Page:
Of all the ways humans have altered the Earth, mining must be one of the most awesome—just for the sheer ratio of Earth excavated to metals and gems recovered. Still, it's hard to visualize just how much a single mine has netted in numbers, which is why For What It's Worth is so interesting.
This is the project of Dillon Marsh (whom you may remember from this project), a photographer and artist from Cape Town who describes For What It's Worth as an attempt to quantify mining, "an industry that has shaped the history and economy of the country so radically." To start the project, he took photos of five famous mines—the first in South Africa—and then, using data about extraction rates, calculated a single, solid orb to represent the amount of metal that had been mined in total.
Then, using basic rendering and some quick adjustments for scale, Marsh inserted each orb into the landscape of these now-shuttered mines. "Mines speak of a combination of sacrifice and gain," he says. "Their features are crude, unsightly scars on the landscape—unlikely feats of hard labour and specialized engineering, constructed to extract value from the earth but also exacting a price." The following images deal with copper—but Marsh has plans to do the same for precious metal, stones, and even coal.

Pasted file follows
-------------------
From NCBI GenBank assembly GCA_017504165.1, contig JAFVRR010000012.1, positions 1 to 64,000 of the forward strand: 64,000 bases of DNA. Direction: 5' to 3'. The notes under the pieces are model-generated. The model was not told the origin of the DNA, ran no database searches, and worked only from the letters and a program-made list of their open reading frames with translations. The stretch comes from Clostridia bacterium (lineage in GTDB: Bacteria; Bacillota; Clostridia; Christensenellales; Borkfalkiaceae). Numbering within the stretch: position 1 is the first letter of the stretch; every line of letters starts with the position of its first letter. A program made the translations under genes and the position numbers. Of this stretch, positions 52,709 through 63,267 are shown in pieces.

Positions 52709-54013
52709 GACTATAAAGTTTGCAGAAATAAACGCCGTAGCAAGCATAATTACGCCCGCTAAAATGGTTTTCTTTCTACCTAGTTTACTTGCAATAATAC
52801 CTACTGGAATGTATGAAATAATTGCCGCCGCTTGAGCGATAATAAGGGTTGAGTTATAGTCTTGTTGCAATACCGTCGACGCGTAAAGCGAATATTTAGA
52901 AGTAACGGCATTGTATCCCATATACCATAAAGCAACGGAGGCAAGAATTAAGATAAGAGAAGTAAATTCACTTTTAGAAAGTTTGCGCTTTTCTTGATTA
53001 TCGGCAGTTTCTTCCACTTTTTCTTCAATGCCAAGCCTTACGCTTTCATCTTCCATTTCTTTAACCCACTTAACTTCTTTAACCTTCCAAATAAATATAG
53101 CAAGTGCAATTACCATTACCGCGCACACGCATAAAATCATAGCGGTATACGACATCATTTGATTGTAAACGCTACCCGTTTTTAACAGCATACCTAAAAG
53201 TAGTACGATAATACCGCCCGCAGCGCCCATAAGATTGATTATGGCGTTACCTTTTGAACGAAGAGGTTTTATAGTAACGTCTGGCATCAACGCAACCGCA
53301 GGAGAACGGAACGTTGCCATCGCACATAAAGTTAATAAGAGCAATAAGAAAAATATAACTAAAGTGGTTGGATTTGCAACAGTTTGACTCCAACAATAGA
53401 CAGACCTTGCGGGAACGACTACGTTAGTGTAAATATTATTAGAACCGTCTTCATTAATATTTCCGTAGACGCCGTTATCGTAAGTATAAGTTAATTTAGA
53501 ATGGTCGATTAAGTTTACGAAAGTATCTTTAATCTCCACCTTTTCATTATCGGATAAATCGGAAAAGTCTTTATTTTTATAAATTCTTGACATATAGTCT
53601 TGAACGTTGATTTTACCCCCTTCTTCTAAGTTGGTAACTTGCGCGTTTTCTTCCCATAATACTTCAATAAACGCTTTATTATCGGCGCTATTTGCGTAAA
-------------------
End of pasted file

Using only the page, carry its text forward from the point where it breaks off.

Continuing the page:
This mine in Concordia saw work from only 1887 to 1904, but 38,747.7 metric tons of copper were still extracted.
This copper mine operated from 1882 to 2000. Workers ultimately extracted 302,791.65 metric tons.
284,000 metric tons of copper were removed from this mine in Okiep, which operated from 1862 to the early 1970s.
3,535 metric tons of copper were mined here, from 1852 to 1912.
A mine that only operated for two years between 1971 and 1973, this is one of the smaller hauls of the series, with only 6,500 metric tons of copper represented.
See more of Marsh's work here.